A Clarkson Mosaic - page 303

New Fraternity.
On April 28, local fraternity Phi Delta became a chapter of the international
fraternity, Tau Kappa Epsilon, at a service attended by members of the RPI TKE chapter and
the Grand Chaplain of the organization.
Their first winter in their new home at 74 Elm Street was marred by a return to campus
from Christmas break to find frozen pipes and broken radiators. The following spring, they
purchased the house, and to prevent a repetition of the previous disasters, conducted a general
renovation, which included the installation of a new heating system, new wiring, and new
LS and MA Degrees.
In June, among the 279 bachelor's degrees, were the first BS degrees
awarded to majors in liberal studies and mathematics; 37 master's degrees also were awarded.
DU Adopted Orphan.
In place of the young Korean girl whom Delta Upsilon fraternity
"adopted" a few years earlier, but who no longer needed the financial help, the fraternity
financially "adopted" Le Van Luyen, a 14-year-old Vietnamese boy, through the Foster Parent's
Plan. DU promised to contribute $15 monthly for the child's support for at least one year. This
was the fourth such needy child that the fraternity has supported financially over the years.
Knight Sign.
In January, the Golden Knight armor lost its head. A close examination of that
suit of armor revealed that its helmet was missing from its display case in Lewis House. For a
while, no one could fathom what had happened. Then, the helmet miraculously appeared at
State, cradled in the arms of the statute of Minerva. Soon thereafter, the other peculiar events
began to happen. The St. Lawrence "Office of Admissions" sign suddenly appeared on the sled
decorating the Lewis House front lawn. As if by magic, Clarkson's "Snell Field" sign
mysteriously disappeared only to surface shortly thereafter on the St. Lawrence campus.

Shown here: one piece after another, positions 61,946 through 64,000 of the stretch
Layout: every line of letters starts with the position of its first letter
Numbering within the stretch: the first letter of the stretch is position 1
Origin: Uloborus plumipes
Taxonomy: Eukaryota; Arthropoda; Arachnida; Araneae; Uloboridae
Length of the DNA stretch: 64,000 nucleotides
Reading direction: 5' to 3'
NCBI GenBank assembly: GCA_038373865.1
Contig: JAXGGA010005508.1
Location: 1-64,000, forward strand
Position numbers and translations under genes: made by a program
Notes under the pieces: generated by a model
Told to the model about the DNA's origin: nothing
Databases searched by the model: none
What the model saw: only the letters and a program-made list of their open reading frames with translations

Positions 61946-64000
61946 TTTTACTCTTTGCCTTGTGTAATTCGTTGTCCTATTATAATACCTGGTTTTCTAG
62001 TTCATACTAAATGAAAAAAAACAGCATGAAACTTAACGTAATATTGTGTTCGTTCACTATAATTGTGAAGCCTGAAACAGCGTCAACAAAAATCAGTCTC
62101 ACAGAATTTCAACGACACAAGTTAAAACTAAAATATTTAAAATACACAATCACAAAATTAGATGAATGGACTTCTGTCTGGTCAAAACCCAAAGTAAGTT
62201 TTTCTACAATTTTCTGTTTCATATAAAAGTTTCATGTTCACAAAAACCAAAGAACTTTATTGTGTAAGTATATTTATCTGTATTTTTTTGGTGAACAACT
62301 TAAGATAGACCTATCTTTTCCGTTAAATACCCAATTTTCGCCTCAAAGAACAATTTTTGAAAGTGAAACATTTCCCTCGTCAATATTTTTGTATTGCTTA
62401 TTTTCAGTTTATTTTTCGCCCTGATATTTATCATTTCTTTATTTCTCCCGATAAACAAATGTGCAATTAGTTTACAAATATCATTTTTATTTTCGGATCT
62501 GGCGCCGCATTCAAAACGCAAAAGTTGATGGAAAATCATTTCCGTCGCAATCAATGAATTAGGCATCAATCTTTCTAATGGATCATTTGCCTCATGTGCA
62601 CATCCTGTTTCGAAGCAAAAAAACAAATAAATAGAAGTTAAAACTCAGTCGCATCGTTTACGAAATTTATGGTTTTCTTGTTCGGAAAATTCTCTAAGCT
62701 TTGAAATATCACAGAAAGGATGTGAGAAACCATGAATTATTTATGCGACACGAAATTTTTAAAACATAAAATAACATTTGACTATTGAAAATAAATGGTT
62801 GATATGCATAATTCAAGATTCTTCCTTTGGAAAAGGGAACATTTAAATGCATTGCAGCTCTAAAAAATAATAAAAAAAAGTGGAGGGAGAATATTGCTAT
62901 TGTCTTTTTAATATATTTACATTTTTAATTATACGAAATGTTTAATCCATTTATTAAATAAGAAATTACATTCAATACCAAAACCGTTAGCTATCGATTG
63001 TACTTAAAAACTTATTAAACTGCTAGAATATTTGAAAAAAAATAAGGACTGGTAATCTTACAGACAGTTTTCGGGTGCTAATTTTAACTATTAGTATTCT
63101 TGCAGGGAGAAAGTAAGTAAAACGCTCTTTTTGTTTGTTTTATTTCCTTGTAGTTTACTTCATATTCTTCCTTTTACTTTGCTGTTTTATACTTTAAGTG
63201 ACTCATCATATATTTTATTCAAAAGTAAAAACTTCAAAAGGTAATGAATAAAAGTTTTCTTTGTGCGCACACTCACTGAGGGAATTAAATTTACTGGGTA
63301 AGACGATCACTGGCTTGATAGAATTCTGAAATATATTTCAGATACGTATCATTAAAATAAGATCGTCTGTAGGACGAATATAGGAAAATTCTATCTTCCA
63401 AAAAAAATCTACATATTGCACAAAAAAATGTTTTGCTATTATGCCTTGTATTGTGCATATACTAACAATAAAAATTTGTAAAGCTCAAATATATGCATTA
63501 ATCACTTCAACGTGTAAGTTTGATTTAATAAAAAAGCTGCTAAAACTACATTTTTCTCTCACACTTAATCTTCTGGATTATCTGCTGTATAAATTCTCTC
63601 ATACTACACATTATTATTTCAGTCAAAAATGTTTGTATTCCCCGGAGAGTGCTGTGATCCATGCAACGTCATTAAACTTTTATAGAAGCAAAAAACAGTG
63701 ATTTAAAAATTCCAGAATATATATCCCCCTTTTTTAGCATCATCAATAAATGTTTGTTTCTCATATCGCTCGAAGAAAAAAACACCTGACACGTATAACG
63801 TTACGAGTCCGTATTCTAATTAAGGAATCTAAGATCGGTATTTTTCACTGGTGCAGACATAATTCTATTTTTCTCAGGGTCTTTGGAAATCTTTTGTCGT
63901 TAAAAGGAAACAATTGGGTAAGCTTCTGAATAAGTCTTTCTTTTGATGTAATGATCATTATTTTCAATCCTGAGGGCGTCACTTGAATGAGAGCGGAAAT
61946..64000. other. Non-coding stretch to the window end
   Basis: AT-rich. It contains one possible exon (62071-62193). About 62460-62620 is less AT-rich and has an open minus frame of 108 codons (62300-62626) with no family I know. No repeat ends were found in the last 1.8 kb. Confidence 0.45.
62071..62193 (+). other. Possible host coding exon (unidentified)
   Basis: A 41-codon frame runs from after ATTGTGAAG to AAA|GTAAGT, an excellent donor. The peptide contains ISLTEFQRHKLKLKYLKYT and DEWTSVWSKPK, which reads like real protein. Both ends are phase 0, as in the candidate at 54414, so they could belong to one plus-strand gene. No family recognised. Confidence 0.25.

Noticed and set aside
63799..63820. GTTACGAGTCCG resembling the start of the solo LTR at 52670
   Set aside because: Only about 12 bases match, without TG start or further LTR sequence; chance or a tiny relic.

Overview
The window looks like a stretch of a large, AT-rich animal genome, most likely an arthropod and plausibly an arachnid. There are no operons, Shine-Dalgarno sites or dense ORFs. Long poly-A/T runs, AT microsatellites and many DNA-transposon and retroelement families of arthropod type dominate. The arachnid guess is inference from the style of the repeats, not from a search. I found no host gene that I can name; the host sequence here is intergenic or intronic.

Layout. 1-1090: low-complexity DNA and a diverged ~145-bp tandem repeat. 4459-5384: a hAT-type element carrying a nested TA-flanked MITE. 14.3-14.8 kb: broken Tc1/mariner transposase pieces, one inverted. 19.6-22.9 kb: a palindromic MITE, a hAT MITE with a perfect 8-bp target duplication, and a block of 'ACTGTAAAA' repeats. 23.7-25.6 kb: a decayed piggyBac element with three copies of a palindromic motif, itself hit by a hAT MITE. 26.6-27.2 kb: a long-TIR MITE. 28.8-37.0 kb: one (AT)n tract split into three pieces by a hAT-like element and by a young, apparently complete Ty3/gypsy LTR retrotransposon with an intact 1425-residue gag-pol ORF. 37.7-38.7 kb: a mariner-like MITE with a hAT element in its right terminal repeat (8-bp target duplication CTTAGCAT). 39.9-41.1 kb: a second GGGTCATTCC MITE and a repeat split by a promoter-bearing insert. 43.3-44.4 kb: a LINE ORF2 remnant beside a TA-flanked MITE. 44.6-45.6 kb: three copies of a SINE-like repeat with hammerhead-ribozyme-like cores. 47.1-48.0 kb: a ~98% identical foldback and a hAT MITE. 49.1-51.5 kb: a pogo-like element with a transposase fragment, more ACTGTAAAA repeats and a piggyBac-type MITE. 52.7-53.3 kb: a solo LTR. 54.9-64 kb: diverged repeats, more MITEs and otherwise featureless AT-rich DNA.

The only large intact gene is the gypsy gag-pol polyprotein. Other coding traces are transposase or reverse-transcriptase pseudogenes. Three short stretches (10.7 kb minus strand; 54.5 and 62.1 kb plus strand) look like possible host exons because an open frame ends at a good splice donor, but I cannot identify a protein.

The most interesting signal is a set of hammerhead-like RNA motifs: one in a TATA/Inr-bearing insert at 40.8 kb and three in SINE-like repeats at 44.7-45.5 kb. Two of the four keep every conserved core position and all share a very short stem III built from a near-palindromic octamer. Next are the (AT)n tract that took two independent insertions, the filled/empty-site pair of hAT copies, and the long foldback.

Naturally, "officials" assumed that the Golden Knight had gotten bored in his glass case
and had "broken out." After stopping off at the T&R for a few beers, he must have taken the
Snell Field sign to St. Lawrence, and have brought back the Admissions sign. Next he must
have journeyed to State, and while there, have lost his head, for he returned to Lewis House
without it.
Both helmet and suit of armor were united, and Lewis House officials decided that the
explanation lay in the common knowledge that most Golden Knights in fact
"lose their
heads" while at State.
"Huddy" Died.
Professor Ross Hudson ("Huddy") died unexpectedly at his home on January
15 of a heart attack. Born in Clayton, he had received his Clarkson degree in electrical
engineering in 1918. After teaching at both Yale and Carnegie Tech, Huddy joined the
Clarkson faculty in 1921, eventually becoming an associate professor of civil engineering.
His deep interest in students was proved by his volunteering to become the advisor to
, and by his willingness to help anyone who sought his assistance. His lectures
frequently concerned such topics as morals, ethics, and enthusiasm. To him, those topics were
just as important as the material in the textbooks, for without knowledge of both, the graduate
could not succeed.
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